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Table 3.

Effects of four ATPase inhibitors on Riftia pachyptila proton-equivalent elimination rates

Number of worms exposedProton elimination rate (μmol lg-1 h-1)Percentage reduction in proton elimination rate post-exposure
InhibitorPre-exposurePost-exposureInhibitor targets
Amiloride 16.44±0.88 (14) 0.59±0.51 (11) All ATPases 96.5 
Lansoprazole 14.3±3.9 (9) 11.9±5.2 (15) K+/H+-ATPases 17.8 
Vanadate 12.6±3.6 (19) -0.05±0.05 (8) All ATPases 100 
N-ethyl-maleimide 93.7±13.0 (17) 3.33±0.49 (13) All ATPases 96.4 
Number of worms exposedProton elimination rate (μmol lg-1 h-1)Percentage reduction in proton elimination rate post-exposure
InhibitorPre-exposurePost-exposureInhibitor targets
Amiloride 16.44±0.88 (14) 0.59±0.51 (11) All ATPases 96.5 
Lansoprazole 14.3±3.9 (9) 11.9±5.2 (15) K+/H+-ATPases 17.8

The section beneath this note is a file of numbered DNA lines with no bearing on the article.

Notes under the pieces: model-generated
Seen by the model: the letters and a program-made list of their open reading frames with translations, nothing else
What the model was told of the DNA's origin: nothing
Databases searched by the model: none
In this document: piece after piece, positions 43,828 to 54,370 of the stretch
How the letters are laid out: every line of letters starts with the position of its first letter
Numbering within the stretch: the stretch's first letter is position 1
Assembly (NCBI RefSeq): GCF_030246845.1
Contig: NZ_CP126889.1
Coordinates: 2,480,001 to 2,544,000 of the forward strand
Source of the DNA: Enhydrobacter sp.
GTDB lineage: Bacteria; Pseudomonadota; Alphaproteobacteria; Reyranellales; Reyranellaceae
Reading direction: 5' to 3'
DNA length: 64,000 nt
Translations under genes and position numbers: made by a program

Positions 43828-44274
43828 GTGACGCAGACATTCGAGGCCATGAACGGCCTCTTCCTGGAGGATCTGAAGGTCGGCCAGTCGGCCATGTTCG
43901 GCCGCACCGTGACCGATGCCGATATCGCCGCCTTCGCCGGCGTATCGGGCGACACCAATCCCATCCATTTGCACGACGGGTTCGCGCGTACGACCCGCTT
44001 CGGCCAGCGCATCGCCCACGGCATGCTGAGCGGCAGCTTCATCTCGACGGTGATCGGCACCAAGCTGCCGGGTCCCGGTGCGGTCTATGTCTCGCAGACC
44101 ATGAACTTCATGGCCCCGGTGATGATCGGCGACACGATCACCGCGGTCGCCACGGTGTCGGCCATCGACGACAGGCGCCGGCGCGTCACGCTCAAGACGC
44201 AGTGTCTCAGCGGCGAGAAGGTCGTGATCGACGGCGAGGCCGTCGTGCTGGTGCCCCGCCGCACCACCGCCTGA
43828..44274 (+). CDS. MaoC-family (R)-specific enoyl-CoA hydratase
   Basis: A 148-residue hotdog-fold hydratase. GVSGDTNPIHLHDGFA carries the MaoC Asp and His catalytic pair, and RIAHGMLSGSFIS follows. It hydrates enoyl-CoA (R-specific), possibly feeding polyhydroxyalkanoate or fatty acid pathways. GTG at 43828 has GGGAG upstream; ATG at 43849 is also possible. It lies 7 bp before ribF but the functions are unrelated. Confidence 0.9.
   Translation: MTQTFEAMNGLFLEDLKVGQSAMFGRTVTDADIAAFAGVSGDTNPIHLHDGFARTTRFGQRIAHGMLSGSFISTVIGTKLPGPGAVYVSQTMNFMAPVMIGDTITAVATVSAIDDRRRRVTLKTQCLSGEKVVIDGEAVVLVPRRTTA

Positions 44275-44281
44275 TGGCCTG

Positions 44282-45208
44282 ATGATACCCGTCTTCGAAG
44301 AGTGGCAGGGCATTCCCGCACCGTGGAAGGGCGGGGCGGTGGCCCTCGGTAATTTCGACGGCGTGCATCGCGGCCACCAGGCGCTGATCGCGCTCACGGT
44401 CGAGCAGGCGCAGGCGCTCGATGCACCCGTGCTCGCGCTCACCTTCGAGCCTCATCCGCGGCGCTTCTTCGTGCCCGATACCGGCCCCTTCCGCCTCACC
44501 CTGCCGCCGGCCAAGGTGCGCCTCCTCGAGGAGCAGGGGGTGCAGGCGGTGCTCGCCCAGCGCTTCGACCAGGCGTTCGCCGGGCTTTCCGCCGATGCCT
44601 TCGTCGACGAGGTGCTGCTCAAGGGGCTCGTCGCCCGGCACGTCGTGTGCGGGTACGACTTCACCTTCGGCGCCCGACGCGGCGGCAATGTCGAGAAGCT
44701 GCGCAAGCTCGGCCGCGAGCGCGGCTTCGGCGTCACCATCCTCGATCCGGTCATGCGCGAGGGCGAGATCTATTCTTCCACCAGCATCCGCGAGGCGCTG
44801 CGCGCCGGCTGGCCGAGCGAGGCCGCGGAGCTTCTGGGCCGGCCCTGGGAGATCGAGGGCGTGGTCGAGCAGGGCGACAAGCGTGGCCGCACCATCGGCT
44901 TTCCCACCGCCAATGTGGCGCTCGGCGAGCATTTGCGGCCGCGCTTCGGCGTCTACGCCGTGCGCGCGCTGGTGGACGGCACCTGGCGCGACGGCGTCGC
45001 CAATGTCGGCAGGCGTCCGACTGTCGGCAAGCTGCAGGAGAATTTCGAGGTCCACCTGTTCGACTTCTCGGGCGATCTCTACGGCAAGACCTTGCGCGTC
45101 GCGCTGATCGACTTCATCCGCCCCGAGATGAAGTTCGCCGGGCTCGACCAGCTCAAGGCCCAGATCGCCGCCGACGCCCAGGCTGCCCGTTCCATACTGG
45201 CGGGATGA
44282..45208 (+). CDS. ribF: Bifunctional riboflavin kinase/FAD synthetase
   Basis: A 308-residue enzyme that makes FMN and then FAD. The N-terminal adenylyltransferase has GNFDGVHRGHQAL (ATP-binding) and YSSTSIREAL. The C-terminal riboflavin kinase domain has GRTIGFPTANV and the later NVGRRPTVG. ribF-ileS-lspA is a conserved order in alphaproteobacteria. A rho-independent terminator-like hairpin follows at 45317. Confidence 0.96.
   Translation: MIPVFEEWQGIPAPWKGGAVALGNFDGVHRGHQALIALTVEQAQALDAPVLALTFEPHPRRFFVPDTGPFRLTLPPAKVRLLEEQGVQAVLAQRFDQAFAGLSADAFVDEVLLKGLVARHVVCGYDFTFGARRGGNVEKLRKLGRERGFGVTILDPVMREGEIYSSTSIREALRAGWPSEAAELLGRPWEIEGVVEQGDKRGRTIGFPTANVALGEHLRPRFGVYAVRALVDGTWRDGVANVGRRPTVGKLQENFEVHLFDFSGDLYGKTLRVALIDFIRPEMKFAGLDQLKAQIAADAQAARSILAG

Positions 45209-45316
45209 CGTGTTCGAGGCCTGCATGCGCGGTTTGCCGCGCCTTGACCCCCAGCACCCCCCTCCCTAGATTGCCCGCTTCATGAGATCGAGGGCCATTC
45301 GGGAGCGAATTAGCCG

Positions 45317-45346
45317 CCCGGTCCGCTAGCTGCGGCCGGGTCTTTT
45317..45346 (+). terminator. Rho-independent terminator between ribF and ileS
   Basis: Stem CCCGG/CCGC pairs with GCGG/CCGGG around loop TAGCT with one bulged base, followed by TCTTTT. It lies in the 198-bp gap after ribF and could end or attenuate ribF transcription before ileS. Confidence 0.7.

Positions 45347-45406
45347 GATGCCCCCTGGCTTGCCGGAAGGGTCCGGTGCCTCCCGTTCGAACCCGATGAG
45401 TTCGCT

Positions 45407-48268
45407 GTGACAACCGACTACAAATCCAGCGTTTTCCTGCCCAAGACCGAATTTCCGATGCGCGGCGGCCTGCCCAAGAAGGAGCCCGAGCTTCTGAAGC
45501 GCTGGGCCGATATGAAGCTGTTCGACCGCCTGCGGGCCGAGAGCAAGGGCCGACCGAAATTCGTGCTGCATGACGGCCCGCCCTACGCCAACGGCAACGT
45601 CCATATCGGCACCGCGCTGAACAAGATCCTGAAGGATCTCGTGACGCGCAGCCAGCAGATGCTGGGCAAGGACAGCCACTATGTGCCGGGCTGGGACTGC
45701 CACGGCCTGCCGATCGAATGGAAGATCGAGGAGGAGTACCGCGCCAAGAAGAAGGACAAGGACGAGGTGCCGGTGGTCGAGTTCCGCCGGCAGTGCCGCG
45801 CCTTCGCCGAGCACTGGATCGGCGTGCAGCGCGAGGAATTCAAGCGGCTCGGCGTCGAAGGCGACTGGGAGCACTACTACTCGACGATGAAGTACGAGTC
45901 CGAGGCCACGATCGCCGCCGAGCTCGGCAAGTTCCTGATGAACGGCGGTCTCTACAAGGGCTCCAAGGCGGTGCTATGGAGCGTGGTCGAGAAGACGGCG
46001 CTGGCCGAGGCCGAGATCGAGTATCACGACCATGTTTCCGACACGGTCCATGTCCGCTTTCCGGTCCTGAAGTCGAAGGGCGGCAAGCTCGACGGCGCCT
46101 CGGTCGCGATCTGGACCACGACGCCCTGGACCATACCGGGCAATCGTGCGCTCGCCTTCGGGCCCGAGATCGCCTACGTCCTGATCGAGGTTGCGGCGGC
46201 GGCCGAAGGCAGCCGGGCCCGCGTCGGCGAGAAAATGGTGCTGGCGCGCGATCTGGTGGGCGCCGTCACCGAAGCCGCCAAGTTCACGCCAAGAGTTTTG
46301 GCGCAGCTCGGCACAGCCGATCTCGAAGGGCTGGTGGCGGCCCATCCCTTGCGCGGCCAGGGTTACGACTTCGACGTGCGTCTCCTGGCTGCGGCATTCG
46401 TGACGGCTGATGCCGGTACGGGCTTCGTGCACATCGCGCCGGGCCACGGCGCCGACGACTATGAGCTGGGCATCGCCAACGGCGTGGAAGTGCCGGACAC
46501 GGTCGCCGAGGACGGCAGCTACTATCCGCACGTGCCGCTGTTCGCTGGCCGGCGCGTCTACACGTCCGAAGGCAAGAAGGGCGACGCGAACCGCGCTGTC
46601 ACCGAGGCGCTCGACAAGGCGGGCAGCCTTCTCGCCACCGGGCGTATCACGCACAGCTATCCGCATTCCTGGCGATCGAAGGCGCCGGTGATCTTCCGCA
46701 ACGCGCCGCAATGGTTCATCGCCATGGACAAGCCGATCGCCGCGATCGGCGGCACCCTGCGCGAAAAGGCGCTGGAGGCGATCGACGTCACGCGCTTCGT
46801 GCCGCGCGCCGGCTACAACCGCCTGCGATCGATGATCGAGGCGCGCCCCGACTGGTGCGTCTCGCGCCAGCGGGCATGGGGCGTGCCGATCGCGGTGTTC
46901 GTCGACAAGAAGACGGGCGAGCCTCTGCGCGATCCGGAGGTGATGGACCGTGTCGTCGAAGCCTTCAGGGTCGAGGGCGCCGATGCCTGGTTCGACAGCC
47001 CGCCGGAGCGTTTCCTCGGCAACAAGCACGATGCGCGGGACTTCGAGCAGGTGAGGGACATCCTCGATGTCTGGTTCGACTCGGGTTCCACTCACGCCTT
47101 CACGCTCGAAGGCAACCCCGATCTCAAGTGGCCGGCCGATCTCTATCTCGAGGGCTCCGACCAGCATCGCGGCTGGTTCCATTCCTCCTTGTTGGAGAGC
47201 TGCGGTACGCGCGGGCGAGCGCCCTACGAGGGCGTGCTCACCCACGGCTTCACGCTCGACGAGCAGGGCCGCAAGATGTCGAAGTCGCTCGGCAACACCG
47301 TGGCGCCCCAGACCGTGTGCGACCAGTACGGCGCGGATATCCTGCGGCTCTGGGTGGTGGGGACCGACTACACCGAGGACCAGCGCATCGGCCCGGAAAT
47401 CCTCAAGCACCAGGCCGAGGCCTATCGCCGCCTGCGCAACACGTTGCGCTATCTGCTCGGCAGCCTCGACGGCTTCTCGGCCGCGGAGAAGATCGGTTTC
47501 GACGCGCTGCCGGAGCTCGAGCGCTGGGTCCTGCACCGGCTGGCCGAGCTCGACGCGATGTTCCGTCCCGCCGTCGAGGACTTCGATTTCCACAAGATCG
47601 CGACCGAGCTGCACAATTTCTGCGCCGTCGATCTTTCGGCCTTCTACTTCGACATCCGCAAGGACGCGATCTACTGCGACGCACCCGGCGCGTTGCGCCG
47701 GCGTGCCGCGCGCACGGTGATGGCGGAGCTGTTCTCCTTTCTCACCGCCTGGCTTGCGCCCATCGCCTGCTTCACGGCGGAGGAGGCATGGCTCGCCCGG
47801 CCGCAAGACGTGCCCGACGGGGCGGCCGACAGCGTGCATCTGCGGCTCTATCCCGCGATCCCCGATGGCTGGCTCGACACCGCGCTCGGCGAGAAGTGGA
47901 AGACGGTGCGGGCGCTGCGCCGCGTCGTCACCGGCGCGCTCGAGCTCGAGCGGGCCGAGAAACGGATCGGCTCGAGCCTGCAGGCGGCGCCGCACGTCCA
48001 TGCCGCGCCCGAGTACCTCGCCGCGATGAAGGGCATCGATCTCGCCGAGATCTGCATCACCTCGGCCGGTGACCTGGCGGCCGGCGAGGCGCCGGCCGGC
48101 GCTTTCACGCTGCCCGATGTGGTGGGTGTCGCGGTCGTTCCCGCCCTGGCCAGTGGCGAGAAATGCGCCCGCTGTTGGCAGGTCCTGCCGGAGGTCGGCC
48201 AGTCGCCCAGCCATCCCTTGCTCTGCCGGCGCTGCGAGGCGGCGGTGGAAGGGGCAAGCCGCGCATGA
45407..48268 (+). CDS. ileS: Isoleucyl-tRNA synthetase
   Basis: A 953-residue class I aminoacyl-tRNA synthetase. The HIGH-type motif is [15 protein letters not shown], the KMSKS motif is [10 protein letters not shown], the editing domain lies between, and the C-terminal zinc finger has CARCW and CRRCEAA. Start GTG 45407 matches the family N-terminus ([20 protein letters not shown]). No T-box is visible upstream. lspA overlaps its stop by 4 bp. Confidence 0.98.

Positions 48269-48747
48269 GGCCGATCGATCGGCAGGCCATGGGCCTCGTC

Vanadate 12.6±3.6 (19) -0.05±0.05 (8) All ATPases 100 
N-ethyl-maleimide 93.7±13.0 (17) 3.33±0.49 (13) All ATPases 96.4 

Worms were maintained until autotrophy had been established. Inhibitors were then introduced into the seawater by injection prior to the high-pressure seawater pumps. Worms were exposed to inhibitors for at least 6h. Changes in seawater pH (i.e. the difference in the seawater pH between the control and experimental aquaria) were used to calculate proton elimination rates before and after exposure to the inhibitors.

Values are means ± 1 S.E.M. (N). N is the number of seawater samples used in the determination of the mean.

All rates are expressed in terms of wet mass.

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